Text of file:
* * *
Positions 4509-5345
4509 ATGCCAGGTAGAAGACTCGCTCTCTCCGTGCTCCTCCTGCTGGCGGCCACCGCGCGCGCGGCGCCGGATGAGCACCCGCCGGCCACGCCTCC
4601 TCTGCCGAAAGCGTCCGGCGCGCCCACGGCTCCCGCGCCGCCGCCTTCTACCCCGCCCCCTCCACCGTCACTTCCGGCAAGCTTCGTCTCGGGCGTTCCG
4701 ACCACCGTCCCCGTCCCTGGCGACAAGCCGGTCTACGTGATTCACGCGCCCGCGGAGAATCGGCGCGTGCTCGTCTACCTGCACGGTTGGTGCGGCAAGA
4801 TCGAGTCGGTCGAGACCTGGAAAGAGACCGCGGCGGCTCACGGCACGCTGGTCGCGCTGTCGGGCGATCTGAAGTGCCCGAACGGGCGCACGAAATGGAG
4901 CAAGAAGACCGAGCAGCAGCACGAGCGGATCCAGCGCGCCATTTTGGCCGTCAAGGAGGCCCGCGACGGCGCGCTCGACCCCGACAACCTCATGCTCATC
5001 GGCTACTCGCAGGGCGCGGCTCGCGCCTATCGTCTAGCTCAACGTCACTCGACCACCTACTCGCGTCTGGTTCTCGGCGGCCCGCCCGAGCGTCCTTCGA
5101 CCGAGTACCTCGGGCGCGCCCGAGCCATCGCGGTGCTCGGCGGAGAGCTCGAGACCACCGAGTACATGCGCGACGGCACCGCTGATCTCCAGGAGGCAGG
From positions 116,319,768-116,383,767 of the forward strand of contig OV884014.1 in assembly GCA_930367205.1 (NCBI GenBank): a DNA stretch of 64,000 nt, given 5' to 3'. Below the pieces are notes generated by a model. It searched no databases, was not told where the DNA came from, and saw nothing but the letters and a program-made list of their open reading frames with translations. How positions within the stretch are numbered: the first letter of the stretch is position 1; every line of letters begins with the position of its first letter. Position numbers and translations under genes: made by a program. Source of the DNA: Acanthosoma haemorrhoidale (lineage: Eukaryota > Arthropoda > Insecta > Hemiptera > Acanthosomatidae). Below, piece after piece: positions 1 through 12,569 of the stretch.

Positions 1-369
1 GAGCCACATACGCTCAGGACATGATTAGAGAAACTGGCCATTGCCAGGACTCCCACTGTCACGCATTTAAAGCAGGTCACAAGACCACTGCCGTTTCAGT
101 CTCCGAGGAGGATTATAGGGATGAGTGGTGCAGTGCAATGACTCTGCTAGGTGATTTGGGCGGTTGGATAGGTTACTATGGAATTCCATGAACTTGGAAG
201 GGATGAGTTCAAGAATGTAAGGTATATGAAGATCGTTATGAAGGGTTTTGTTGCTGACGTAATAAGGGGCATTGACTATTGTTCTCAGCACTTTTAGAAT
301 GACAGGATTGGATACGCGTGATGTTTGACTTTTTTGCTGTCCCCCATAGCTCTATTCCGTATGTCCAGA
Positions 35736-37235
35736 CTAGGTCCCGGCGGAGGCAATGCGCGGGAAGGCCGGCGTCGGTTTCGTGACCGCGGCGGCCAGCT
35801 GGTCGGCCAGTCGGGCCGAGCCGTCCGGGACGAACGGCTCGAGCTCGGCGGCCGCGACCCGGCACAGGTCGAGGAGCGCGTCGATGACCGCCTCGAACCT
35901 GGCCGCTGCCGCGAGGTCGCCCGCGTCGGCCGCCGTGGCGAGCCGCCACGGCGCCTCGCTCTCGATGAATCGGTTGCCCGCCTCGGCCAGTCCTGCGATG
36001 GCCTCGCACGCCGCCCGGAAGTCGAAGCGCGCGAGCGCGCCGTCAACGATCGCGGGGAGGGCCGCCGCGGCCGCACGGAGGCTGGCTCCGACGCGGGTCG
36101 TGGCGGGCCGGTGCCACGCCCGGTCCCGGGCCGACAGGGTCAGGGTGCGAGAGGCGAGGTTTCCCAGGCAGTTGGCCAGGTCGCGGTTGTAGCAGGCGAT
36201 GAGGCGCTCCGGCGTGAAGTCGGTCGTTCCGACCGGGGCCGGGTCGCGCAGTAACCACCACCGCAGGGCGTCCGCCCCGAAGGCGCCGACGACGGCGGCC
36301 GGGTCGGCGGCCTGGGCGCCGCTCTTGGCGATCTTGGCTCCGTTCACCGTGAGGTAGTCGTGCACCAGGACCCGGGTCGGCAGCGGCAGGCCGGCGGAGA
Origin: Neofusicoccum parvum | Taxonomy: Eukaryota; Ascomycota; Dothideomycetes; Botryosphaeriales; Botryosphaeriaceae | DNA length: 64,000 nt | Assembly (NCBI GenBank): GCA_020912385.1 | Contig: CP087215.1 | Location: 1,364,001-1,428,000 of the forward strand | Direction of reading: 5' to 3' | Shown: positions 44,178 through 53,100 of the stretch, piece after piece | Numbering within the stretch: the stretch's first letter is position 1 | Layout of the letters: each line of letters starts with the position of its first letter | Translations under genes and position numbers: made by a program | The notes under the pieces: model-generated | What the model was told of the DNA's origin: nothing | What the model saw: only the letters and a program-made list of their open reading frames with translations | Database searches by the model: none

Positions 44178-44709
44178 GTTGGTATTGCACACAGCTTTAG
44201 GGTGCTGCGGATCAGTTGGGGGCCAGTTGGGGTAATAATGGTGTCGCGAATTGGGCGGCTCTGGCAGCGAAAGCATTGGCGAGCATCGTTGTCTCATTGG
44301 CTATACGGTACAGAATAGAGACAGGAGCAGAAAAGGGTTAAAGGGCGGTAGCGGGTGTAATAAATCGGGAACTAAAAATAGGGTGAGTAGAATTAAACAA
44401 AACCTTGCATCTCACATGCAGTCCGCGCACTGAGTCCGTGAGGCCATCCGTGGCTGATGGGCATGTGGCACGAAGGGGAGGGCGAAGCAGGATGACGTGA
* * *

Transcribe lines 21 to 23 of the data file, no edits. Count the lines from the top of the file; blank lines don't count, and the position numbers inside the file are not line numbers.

36201 GAGGCGCTCCGGCGTGAAGTCGGTCGTTCCGACCGGGGCCGGGTCGCGCAGTAACCACCACCGCAGGGCGTCCGCCCCGAAGGCGCCGACGACGGCGGCC
36301 GGGTCGGCGGCCTGGGCGCCGCTCTTGGCGATCTTGGCTCCGTTCACCGTGAGGTAGTCGTGCACCAGGACCCGGGTCGGCAGCGGCAGGCCGGCGGAGA
Origin: Neofusicoccum parvum | Taxonomy: Eukaryota; Ascomycota; Dothideomycetes; Botryosphaeriales; Botryosphaeriaceae | DNA length: 64,000 nt | Assembly (NCBI GenBank): GCA_020912385.1 | Contig: CP087215.1 | Location: 1,364,001-1,428,000 of the forward strand | Direction of reading: 5' to 3' | Shown: positions 44,178 through 53,100 of the stretch, piece after piece | Numbering within the stretch: the stretch's first letter is position 1 | Layout of the letters: each line of letters starts with the position of its first letter | Translations under genes and position numbers: made by a program | The notes under the pieces: model-generated | What the model was told of the DNA's origin: nothing | What the model saw: only the letters and a program-made list of their open reading frames with translations | Database searches by the model: none